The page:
Chauncy Glover is a man of faith.
On Monday, Aug. 28, 2017, he proved he’s also a man of action.
Glover, a 2007 graduate of Troy University, has spent the last three years working as a news reporter at ABC13 in Houston. When breaking news occurs in the area, he’s often the first on the scene.
But no experience could have prepared him, or his city, for the devastation of Hurricane Harvey, a Category 4 storm that rolled through Texas and Louisiana during the summer, causing dozens of deaths, nearly $200 billion in damage and historic flooding in the Houston metropolitan area.
“It was like nothing I’d ever seen before, and I’ve covered my share of big stories, breaking news, even big weather events, but nothing like this,” Glover said. “It was devastating. The damage was widespread, with so many homes flooded — east side, west side, the suburbs. Harvey didn’t have a rhyme or reason, and it devastated this city. Nobody could believe what was happening.”
As a reporter, Glover’s job was to cover the story, but he and his colleagues quickly found themselves assuming an additional role – as rescue workers.
“My colleagues and I found ourselves trying to rescue people instead of tell their stories,” Glover said. “We were watching our friends and viewers hurt. It was instinctual. Before being a journalist, I’m a human. I would like to think anybody who saw someone in dire need would step up and help. We were in boats, because there was so much water and so many trapped. You want to help these people, just as a human being. At the same time, there were so many people we could not help.”
On that particular Monday morning, Glover and his camera operator were out rescuing people on a boat when his life would change forever.
“I had just loaded up some people from a church, an elderly man who had just had open heart surgery and three or four other elderly people,” he said. “We’re headed out of this neighborhood in a boat. Suddenly this woman comes from out of nowhere, wading in the water, screaming, ‘My sister is in labor!’”
Ignoring concerns that the boat couldn’t fit more people, Glover dove out into the water and made his way through the water to the house where the pregnant woman was trapped.
It quickly became obvious she was going into labor.
“She is literally already in labor, having contractions,” Glover said. “My heart was beating fast, I was so nervous. The young lady was in a lot of pain, the people around her, no one knew what to do. I said, ‘I’ve got to do what I can.’ I was able to calm her down, time out her contractions, and that’s when I knew — we’ve got to get her out of here or she’s going to have this baby right here.”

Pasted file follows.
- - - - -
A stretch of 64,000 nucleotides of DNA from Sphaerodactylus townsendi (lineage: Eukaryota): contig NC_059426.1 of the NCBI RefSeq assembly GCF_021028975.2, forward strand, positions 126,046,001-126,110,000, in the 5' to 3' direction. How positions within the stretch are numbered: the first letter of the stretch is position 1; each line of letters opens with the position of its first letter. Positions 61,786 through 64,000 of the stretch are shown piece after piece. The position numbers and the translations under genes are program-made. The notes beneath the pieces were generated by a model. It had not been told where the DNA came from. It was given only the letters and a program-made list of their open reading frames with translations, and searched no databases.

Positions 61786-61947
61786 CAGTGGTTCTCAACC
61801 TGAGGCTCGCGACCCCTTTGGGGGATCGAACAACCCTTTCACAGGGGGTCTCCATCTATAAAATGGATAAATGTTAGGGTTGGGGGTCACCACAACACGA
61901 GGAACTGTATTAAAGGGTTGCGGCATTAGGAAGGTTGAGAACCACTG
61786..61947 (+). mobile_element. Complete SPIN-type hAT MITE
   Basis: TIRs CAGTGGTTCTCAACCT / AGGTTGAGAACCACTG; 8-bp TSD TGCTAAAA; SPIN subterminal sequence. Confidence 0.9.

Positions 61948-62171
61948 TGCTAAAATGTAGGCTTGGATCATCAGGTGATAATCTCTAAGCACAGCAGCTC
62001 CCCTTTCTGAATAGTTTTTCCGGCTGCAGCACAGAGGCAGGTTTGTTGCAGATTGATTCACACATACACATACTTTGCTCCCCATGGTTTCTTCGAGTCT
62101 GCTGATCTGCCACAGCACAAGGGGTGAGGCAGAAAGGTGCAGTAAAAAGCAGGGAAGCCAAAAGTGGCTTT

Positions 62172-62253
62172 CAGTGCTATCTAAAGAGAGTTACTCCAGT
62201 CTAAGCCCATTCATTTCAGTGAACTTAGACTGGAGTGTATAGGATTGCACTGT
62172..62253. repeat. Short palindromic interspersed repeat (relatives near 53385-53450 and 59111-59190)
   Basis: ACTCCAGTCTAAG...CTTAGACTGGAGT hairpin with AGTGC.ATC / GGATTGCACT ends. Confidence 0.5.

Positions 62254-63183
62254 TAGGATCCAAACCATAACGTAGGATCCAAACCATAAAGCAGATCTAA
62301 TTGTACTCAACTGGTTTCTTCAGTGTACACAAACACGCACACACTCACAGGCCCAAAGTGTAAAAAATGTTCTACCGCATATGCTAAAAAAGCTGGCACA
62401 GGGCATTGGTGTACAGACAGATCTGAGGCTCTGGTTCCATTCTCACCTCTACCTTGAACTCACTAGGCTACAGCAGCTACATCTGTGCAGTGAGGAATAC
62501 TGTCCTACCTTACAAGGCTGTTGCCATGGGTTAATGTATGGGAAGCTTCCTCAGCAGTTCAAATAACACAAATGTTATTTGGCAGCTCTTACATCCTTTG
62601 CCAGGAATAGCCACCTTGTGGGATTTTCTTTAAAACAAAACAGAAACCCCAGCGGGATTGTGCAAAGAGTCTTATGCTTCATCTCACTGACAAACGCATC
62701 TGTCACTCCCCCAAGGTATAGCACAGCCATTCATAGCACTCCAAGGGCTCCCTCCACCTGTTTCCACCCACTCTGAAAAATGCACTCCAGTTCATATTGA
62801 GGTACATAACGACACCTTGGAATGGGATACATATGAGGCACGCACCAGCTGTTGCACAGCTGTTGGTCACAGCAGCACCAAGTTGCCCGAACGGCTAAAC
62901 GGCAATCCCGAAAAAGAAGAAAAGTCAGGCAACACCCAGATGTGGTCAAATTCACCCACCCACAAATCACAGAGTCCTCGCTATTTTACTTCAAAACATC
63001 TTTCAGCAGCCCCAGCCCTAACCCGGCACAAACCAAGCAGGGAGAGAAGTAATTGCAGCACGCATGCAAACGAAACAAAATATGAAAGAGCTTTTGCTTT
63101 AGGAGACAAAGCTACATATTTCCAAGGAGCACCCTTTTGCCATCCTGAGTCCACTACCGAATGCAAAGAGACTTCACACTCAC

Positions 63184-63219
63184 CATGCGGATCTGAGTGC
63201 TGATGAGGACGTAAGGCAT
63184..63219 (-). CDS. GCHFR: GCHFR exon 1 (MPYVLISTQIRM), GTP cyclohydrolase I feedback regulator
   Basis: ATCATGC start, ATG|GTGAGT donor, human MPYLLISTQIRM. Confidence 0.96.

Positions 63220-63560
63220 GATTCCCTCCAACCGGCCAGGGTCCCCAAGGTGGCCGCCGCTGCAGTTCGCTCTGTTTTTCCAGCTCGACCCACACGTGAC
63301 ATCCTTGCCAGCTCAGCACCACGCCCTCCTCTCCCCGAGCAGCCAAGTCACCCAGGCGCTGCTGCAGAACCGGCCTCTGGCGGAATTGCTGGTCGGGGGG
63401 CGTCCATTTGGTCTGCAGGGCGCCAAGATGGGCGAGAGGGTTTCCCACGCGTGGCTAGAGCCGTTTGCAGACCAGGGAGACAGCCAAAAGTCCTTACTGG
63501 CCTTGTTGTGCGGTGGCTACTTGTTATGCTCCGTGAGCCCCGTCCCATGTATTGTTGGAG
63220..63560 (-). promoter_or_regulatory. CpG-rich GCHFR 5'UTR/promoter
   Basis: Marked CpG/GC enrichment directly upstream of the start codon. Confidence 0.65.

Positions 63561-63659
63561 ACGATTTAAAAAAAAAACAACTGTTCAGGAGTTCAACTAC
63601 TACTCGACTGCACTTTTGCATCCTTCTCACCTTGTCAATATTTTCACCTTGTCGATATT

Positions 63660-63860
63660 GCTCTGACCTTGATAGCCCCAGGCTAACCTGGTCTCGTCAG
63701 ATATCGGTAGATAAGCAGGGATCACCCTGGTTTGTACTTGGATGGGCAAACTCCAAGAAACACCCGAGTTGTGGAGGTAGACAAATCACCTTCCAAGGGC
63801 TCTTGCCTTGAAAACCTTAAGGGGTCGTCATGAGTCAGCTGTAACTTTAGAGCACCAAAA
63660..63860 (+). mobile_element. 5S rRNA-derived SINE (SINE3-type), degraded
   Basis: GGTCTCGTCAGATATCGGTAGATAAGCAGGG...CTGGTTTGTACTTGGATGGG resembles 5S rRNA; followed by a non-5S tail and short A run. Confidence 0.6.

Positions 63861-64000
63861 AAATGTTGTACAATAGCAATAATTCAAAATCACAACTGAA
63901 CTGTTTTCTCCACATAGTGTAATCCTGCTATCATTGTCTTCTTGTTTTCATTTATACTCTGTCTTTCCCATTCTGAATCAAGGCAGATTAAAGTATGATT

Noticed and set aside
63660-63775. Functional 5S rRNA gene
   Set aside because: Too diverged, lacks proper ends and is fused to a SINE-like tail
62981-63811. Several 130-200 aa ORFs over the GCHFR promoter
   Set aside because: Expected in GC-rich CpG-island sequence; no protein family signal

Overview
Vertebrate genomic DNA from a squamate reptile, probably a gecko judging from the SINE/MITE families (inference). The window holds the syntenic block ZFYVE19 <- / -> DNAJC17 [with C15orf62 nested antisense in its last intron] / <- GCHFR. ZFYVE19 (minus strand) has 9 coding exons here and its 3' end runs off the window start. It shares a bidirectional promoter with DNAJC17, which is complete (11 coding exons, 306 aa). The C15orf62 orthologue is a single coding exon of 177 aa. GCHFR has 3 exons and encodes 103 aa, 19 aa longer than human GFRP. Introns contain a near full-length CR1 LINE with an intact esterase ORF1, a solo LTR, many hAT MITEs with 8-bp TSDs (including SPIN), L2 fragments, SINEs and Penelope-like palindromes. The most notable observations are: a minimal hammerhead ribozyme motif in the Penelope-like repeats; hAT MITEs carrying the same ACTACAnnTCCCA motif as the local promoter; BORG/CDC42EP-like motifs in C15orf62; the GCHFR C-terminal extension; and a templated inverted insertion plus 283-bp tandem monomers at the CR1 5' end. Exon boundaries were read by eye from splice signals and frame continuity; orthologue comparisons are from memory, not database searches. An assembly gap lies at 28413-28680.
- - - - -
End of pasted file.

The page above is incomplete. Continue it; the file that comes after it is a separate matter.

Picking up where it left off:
Carrying the woman through the water, Glover navigated his way to a city vehicle that happened to be passing by, then helped navigate an ambulance to a meeting point.
“I was afraid the whole time we were out there, just worried about her and the baby,” he said. “I was afraid, but there was nothing in me that would allow me to leave that young lady in her home.”
Glover accompanied her to the hospital, where they arrived just in time.
“She had the baby a minute and a half after she got through those hospital doors,” he said. “I was just glad and thanking God that, number one, I was there and able to help, and number two, that the mother was OK and the baby boy, baby Joseph, was OK and happy.”
Where there could have been darkness, there was light.
Later, the mother called Glover and wanted him to meet Joseph. The family then asked Glover to become Joseph’s godfather, an honor he has accepted.
“In a worst-case scenario, the best thing possible happened: a baby was born, and he and the mother were happy and healthy,” he said. “I’m a Christian, and every day I say a prayer and say to God, ‘I’m a vessel, so please use me to be a blessing to others.’ In that moment on that day, God had me in the right place at the right time to help that family. I am thankful.”
In the weeks following Joseph’s birth, Glover partnered with the Houston community to collect all the essential items baby Joseph needed, and he continues to have a close relationship with the family.